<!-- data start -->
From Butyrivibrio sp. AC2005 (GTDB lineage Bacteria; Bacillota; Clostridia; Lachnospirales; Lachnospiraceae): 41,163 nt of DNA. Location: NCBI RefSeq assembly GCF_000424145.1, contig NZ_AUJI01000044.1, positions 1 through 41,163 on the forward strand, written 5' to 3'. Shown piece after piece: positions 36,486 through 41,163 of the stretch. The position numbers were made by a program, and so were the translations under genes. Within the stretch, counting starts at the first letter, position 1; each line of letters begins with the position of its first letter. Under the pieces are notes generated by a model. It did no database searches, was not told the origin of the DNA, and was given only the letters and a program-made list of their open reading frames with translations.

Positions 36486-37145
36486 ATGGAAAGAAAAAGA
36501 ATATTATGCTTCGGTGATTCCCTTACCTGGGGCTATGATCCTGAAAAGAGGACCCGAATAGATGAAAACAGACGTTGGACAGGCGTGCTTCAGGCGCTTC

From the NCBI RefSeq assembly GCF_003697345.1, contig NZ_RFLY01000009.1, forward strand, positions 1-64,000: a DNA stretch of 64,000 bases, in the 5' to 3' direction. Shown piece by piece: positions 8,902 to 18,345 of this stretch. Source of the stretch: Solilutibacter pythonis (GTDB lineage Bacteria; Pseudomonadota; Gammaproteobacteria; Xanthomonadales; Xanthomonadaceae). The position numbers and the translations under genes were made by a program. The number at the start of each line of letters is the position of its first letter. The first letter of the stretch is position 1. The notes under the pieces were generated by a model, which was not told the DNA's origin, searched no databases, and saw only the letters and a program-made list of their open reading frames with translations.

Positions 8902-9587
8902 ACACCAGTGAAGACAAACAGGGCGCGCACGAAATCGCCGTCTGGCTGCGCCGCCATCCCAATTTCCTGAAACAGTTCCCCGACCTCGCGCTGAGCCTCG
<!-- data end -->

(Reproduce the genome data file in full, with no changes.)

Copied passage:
From Butyrivibrio sp. AC2005 (GTDB lineage Bacteria; Bacillota; Clostridia; Lachnospirales; Lachnospiraceae): 41,163 nt of DNA. Location: NCBI RefSeq assembly GCF_000424145.1, contig NZ_AUJI01000044.1, positions 1 through 41,163 on the forward strand, written 5' to 3'. Shown piece after piece: positions 36,486 through 41,163 of the stretch. The position numbers were made by a program, and so were the translations under genes. Within the stretch, counting starts at the first letter, position 1; each line of letters begins with the position of its first letter. Under the pieces are notes generated by a model. It did no database searches, was not told the origin of the DNA, and was given only the letters and a program-made list of their open reading frames with translations.

Positions 36486-37145
36486 ATGGAAAGAAAAAGA
36501 ATATTATGCTTCGGTGATTCCCTTACCTGGGGCTATGATCCTGAAAAGAGGACCCGAATAGATGAAAACAGACGTTGGACAGGCGTGCTTCAGGCGCTTC

From the NCBI RefSeq assembly GCF_003697345.1, contig NZ_RFLY01000009.1, forward strand, positions 1-64,000: a DNA stretch of 64,000 bases, in the 5' to 3' direction. Shown piece by piece: positions 8,902 to 18,345 of this stretch. Source of the stretch: Solilutibacter pythonis (GTDB lineage Bacteria; Pseudomonadota; Gammaproteobacteria; Xanthomonadales; Xanthomonadaceae). The position numbers and the translations under genes were made by a program. The number at the start of each line of letters is the position of its first letter. The first letter of the stretch is position 1. The notes under the pieces were generated by a model, which was not told the DNA's origin, searched no databases, and saw only the letters and a program-made list of their open reading frames with translations.

Positions 8902-9587
8902 ACACCAGTGAAGACAAACAGGGCGCGCACGAAATCGCCGTCTGGCTGCGCCGCCATCCCAATTTCCTGAAACAGTTCCCCGACCTCGCGCTGAGCCTCG